Preparing students early on for the workforce is a top priority in Maury County.
In Maury County, area businesses and organizations are pitching in to ensure our students are career-ready by the time they graduate.
In partnership with Boyette Strategic Advisors, the Maury County Chamber & Economic Alliance launched ALIGN Maury, an employer-centered workforce development and talent pipeline enhancement initiative that aimed to characterize the county’s workforce assets and labor market competitiveness.
The ALIGN Maury initiative included gathering information about the quality and availability of the regional workforce through interviews with employers, educators and workforce partners as well as focus groups with high school students and job seekers.
Almost 50 individual stakeholders participated in those discussions, along with more than 1,100 stakeholders across Maury County who provided input through a series of online surveys. The study produced a number of key findings, such as:
- Employers are generally very satisfied with workforce skills found in Maury County, with 70% of employers being satisfied or very satisfied with the employees they hire in the county.
- Barriers to employment are limited in the region, with child care presenting the greatest challenge to employment for residents.
- There are opportunities for better alignment of career and technical education courses at the high school level, particularly related to manufacturing and information technology.
With the study now complete, the chamber is in the results-and-implementation stage.
“For the schools of Mt. Pleasant, it aligns directly with our Courage to Create vision – STEAM education creates a holistic learning model, positioning and preparing our students to be producers, creators and entrepreneurs, not merely consumers of content.”
Dr. Ryan B. Jackson
Mt. Pleasant High School
The STEM of Success
In addition to ALIGN Maury, Maury County Public Schools (MCPS) has also stepped up to better prepare students for their careers, including those pertaining to the local job market.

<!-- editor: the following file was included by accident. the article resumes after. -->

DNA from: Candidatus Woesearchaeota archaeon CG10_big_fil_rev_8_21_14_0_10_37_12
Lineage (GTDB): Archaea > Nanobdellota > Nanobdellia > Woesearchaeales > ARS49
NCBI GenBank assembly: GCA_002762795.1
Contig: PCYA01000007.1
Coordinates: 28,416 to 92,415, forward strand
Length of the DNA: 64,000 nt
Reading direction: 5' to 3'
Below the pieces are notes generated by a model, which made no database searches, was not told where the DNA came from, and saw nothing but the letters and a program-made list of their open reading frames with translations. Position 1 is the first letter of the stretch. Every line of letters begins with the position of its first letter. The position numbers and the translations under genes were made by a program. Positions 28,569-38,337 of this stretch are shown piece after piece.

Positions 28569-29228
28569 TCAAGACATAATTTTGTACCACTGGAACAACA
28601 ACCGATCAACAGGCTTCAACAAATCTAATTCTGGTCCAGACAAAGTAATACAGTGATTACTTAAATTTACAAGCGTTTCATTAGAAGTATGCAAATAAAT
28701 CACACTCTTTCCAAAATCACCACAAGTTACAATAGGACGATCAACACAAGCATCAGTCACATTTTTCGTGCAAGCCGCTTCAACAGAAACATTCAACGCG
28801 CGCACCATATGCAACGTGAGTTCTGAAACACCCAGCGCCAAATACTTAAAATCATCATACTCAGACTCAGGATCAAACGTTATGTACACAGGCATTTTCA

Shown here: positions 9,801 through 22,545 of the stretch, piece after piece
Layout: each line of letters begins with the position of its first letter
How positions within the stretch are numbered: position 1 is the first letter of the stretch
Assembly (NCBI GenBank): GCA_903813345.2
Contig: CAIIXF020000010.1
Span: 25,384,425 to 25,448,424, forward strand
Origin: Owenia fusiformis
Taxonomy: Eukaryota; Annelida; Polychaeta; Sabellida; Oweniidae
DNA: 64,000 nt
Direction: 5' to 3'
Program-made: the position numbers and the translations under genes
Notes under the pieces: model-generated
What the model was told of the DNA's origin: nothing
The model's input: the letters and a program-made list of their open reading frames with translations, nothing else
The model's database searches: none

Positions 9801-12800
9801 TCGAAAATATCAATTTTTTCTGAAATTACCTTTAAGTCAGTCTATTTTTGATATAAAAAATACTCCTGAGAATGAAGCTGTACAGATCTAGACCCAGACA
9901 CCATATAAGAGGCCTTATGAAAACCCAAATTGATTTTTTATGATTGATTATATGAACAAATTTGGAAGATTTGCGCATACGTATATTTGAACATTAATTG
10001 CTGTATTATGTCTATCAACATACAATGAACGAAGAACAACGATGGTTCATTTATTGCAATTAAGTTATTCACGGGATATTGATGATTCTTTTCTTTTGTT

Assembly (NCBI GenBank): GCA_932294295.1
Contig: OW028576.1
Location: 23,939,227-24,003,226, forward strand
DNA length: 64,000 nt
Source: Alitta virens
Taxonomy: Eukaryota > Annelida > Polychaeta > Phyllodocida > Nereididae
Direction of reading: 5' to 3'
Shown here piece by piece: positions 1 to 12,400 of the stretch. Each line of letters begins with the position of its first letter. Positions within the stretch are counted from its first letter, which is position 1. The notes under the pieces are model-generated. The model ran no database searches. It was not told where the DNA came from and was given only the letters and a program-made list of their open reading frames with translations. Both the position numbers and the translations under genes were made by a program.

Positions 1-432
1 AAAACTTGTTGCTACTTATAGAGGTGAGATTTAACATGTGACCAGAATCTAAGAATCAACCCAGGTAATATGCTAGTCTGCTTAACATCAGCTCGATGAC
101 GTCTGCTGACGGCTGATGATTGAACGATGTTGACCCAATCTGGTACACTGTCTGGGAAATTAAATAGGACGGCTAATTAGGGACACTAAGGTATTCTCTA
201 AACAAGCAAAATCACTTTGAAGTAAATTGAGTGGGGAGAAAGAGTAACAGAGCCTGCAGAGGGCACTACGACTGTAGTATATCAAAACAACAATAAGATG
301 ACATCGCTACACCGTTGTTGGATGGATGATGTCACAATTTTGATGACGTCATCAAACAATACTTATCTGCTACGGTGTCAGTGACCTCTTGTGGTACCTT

Mt. Pleasant High School (MPHS), for example, created a welding certification program.
Plus, MCPS recently reached a major achievement: Mt. Pleasant Elementary, Mt. Pleasant Middle School, Mt. Pleasant High School, Randolph Howell Elementary and Battle Creek Elementary earned the Tennessee STEM (Science, Technology, Engineering and Math) School Designation.
“For the schools of Mt. Pleasant, it aligns directly with our Courage to Create vision – STEAM (Science, Technology, Engineering, Arts and Math) education creates a holistic learning model, positioning and preparing our students to be producers, creators and entrepreneurs, not merely consumers of content,” says Dr. Ryan B. Jackson, executive principal of MPHS.
Jackson says “The Mount,” as the schools of Mt. Pleasant are colloquially referred to, is Tennessee’s first and only pre-K-12 STEAM campus, as designated by the Tennessee STEM Innovation Network and Tennessee Department of Education.
“We spent the first three years of my principalship preparing our culture, curriculum and pedagogy for this journey,” he says. “The designation itself was a yearlong process, culminating in a site visit for all three schools. This is a five-year designation, and the campus received $30,000. Additionally, because MPHS is a STEM-designated high school, we are applying for the Innovative High School Models grant as a consortium with four other STEM-designated high schools throughout Tennessee to create a network of FabLabs. If selected, each school would receive $200,000 to procure equipment, training and facility enhancements.”
Local employers are taking notice and doing their part to help students, as well. Due to a welder labor shortage, MPHS partnered with Columbia-based BMC Metalworks, and thanks to a $10,000 donation from BMC, the school is expanding its on-campus welding program.
The American Welding Society further supported the initiative with a $25,000 grant that will help prepare the welding lab with a new ventilation system, welding booths, additional equipment, concrete partitions and inspirational artwork. The Mount not only uses its STEAM campus to propel students into desirable career fields, but it leverages student projects to benefit the local community.
“Our Tiny House project was a collaboration between our agriculture program, which also houses our welding pathway, and our construction program,” Jackson says. “Our splash pad project is a joint effort between Mt. Pleasant High School and the City of Mt. Pleasant. Our students researched, designed and gained approval from the city government and our local school board to have a splash pad built on our campus. This will be the city’s first public water park in over 30 years.”